Echeverria cites the example of the 1994 Northridge earthquake. “After that, some people had experts come out to look at their homes and, despite some cracking in the stucco, they said the houses looked fine. It wasn’t until seven or eight months later, when someone went into a crawlspace beneath the home that they saw a major issue. There can be a delayed discovery in an earthquake case because you may be justified by not knowing there was a problem. Contrast that with a fire case: When your house is burning down, you know you have to file a claim right away.”

The homeowner, or insured, is responsible for proving a loss and damage during the policy period. When that is satisfied, the burden then shifts to the insurer to prove an exclusion under its policy, should it choose to deny it.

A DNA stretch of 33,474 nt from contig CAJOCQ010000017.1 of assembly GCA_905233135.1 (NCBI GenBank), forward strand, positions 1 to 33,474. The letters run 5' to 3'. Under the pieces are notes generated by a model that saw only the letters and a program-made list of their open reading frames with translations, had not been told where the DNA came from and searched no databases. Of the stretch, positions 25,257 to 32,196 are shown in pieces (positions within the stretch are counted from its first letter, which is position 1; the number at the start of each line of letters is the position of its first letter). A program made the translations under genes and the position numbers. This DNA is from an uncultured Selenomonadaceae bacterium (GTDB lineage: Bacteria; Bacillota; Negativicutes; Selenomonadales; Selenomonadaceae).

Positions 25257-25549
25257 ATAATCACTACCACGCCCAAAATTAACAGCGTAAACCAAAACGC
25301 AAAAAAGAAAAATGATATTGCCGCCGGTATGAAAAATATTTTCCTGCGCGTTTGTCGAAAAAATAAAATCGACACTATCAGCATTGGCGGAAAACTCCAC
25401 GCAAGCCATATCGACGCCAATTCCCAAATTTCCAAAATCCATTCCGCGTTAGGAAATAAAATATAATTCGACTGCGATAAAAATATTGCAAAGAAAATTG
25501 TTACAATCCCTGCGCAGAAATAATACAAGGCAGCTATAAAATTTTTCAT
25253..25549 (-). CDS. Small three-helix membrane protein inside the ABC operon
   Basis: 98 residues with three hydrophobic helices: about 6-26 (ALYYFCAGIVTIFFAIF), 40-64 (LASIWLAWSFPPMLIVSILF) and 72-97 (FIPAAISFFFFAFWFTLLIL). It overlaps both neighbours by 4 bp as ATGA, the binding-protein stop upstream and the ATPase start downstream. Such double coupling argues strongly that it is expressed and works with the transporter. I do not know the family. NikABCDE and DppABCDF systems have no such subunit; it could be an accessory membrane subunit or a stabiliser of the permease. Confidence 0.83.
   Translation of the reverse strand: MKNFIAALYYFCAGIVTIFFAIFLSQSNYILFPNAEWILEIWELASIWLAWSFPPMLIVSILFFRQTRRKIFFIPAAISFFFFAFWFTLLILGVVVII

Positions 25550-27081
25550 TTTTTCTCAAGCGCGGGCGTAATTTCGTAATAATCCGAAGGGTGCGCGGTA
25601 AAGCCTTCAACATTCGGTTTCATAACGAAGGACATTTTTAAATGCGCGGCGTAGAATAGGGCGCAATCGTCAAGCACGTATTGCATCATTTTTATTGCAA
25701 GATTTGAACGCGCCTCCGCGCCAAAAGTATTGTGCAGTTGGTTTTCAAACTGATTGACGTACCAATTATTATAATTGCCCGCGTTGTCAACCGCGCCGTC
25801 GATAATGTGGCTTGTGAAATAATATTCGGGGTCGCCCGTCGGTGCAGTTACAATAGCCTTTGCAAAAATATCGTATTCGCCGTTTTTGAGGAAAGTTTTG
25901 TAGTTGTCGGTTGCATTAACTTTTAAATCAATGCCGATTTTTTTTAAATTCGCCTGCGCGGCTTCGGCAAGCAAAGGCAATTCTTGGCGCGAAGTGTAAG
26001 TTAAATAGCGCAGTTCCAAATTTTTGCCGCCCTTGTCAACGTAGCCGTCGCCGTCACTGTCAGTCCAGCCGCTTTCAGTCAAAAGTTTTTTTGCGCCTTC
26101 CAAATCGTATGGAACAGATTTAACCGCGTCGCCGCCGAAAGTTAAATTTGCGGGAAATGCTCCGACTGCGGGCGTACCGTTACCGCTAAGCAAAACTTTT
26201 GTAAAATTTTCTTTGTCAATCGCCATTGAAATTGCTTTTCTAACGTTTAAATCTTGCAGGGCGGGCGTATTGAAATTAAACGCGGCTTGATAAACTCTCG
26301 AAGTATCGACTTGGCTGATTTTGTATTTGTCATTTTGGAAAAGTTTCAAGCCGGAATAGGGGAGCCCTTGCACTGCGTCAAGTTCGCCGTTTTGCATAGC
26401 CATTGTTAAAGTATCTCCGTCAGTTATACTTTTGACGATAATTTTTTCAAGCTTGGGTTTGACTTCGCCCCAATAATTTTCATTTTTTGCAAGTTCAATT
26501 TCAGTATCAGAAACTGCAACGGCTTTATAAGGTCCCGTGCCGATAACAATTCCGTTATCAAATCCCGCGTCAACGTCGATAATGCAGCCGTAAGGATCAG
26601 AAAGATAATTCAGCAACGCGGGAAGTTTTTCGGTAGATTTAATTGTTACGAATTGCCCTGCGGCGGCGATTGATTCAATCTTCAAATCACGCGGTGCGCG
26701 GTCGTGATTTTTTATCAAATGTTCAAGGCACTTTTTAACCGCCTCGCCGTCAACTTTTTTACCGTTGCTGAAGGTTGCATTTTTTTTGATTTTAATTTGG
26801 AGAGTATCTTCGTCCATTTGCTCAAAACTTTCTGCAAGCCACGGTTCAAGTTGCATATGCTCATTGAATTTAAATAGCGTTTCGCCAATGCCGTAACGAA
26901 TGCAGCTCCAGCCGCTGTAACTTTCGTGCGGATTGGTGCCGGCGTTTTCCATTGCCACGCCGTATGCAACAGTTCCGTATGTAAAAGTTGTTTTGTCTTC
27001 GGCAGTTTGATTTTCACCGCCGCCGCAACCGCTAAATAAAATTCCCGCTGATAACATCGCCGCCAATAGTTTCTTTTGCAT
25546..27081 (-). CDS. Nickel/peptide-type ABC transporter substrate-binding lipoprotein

Just like you go to the doctor for a checkup, you should also go to your insurance agent and check on your coverage. Just don’t accept the line, ‘With the extension, your number should be appropriate.’ I’ve seen too many people be underinsured. It happens all the time.

Ricardo Echeverria

How Homeowner’s Insurance Is Calculated

Your homeowners’ insurance is established based on the history, topography, weather changes, averages, and types of events that have happened in your area, such as heavy rains, flash flood damage, debris flows, or mudflows. From these, probabilities are calculated, and predictions are made—what insurance companies call your level of risk, which in turn sets your rates and eligibility for coverage.